An “openly racist” Maryland newsman has been posthumously removed from a press association’s Hall of Fame following a review of his writing — including commentary that promoted lynching, officials said.
Edward J. Clarke, the late owner and editor of the Worcester Democrat, was ousted Monday from the Maryland-Delaware-D.C. Press Association’s Hall of Fame after a journalist unearthed editorials written by Clarke containing “horrible, angry rants and racial attacks” against three black suspects in a 1940 homicide in Pocomoke City.
“Clarke was vicious and dehumanizing in his opinion writing, likening the accused to ‘a rabid dog’ and ‘savages’ and ‘brutes’ and a ‘disease-spreading germ’ and ‘garbage,’” the press association said in a statement Thursday.
Clarke, whose paper existed from 1921 through 1953, suggested a “good stout rope” with a noose at one end be used to dole out justice against the three black suspects, whom he likened to “fiends who violated the home” of a white couple.
Coverage of the case in other local papers gave a contrast to Clarke’s “white supremacist tone,” showing clearly that he aligned with “racial vigilante attitudes” espoused by some at the time.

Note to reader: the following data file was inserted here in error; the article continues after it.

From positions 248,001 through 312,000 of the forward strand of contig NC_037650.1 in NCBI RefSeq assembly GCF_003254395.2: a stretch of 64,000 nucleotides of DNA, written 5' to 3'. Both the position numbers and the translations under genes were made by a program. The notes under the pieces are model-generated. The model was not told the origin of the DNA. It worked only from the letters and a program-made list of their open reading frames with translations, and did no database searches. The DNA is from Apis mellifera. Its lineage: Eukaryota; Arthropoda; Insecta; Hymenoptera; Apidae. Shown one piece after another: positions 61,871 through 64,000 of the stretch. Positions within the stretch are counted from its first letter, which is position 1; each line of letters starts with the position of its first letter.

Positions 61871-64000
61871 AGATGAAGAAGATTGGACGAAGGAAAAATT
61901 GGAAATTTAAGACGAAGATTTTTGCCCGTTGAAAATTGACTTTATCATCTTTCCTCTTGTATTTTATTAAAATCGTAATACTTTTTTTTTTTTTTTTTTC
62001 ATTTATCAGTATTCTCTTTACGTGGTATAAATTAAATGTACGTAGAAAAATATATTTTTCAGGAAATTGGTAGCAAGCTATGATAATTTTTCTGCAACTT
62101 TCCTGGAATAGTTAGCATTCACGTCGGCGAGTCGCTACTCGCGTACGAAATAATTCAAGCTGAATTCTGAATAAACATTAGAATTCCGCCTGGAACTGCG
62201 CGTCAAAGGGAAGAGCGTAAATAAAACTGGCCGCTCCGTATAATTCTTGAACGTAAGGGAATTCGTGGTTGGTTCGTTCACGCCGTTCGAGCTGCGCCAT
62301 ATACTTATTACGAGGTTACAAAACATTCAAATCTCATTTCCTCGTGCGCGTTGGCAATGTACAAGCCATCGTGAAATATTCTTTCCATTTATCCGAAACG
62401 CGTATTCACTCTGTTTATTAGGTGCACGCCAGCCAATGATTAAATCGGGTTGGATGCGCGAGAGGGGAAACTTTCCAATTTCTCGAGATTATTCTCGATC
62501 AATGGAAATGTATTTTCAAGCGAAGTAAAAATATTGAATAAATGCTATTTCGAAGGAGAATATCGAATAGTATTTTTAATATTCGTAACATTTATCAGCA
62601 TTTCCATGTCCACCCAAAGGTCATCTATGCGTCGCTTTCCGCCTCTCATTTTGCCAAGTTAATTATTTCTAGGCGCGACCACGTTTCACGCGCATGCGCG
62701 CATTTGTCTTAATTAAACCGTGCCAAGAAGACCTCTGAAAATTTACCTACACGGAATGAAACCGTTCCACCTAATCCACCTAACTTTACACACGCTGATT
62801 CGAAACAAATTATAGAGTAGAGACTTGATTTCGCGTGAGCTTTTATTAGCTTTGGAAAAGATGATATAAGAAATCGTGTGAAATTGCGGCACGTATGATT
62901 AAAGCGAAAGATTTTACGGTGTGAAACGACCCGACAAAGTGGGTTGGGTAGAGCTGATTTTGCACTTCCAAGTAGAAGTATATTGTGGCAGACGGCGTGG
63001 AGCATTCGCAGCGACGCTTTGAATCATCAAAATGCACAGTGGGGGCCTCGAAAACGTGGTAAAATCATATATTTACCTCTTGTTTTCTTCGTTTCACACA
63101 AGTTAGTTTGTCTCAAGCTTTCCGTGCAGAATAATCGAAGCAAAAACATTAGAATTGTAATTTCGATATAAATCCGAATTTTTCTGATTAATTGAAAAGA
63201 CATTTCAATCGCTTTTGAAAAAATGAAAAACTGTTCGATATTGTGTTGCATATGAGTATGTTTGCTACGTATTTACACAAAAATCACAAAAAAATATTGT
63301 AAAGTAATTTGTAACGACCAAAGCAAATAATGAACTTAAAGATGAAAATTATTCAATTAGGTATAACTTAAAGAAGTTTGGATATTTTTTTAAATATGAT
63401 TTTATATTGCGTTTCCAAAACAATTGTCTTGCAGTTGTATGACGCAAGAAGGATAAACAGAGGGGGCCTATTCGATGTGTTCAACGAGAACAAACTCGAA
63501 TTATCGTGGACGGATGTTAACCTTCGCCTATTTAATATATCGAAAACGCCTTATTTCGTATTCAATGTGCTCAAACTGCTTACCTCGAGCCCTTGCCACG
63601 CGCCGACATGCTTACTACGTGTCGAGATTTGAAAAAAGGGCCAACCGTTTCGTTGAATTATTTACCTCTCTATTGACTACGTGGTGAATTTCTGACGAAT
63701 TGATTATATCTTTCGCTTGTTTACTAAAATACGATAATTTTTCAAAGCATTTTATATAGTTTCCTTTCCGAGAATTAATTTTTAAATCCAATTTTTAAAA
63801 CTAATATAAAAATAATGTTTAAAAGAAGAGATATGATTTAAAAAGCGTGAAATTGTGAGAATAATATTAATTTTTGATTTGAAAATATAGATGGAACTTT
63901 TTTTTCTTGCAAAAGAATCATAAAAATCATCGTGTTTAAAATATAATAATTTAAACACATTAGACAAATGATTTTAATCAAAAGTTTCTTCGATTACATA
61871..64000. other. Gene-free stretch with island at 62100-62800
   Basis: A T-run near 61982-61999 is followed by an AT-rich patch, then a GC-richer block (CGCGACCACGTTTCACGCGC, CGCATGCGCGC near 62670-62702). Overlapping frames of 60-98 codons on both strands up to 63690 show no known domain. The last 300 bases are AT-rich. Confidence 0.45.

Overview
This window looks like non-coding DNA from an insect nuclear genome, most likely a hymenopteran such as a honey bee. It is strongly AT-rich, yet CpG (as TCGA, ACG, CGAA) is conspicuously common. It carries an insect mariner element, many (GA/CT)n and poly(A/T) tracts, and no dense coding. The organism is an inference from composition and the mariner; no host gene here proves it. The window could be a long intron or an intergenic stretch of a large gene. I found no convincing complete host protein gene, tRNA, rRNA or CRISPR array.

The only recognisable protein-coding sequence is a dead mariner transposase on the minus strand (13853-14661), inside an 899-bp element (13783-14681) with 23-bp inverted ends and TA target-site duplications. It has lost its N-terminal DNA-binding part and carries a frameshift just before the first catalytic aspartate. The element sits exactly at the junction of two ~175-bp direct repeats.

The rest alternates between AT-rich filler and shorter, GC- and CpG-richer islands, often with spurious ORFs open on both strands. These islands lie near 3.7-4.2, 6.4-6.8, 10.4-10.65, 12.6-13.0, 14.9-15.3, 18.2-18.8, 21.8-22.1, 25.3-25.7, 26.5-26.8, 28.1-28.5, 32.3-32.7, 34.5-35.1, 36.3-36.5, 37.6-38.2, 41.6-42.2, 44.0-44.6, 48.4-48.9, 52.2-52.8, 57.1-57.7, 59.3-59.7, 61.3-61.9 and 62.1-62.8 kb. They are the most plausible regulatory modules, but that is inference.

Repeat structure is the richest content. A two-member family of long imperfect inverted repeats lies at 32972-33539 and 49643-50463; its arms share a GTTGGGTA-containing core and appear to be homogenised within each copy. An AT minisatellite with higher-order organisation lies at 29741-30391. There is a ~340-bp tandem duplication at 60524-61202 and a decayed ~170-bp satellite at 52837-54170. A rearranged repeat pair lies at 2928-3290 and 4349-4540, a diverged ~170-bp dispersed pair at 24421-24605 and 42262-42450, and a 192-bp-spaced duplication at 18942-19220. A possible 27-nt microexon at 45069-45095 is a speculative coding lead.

“Clarke was openly racist and brutish not just in his views, but also in opinions he shared from those who supported his positions,” the press association said.
Clarke was added to MDDC’s Hall of Fame in 1954. His 1940s columns were uncovered by a University of Maryland student, Gabriel Pietrorazio, as part of a series examining prior racist media coverage.
The press association’s Board of Directors voted unanimously to remove Clark, who published “racist viewpoints with pride” and harshly criticized those who disagreed.
“The MDDC Press Association board condemns in the strongest terms the ideas expressed in Clarke’s writing and in his newspaper coverage, which also was racist,” the association’s statement continued.
Clarke’s photo has been removed from the MDDC Hall of Fame’s website, as well as from the MDDC Hall of Fame display at a University of Maryland classroom.
Clarke’s writings had helped shape public opinion along Maryland’s Eastern Shore for decades, the Baltimore Sun reported.
Pietrorazio, meanwhile, made extensive efforts to track down relatives of the late newsman, but a 1953 obituary indicated he was survived by no close relatives, according to the newspaper.
An article on Clarke’s career as part of the Howard Center for Investigative Journalism at the University of Maryland’s “Printing Hate” series will be published next month, MDDC officials said.